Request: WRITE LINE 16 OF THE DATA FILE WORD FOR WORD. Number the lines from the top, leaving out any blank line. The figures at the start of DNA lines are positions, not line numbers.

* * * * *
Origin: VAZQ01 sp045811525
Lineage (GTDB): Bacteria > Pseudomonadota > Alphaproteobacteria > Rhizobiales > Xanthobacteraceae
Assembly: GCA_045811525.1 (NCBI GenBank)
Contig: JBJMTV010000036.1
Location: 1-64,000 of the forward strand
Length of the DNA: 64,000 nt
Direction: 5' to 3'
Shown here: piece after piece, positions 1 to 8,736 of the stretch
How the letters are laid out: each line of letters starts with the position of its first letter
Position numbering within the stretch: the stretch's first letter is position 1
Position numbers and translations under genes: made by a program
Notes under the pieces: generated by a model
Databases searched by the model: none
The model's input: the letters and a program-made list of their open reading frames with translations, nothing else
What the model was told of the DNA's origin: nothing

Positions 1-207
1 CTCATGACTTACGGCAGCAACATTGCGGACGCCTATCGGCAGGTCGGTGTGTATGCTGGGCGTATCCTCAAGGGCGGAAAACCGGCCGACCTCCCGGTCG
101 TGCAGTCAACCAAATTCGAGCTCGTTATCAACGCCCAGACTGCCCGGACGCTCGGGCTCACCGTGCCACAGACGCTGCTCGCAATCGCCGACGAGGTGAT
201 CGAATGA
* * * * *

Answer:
Positions 1-207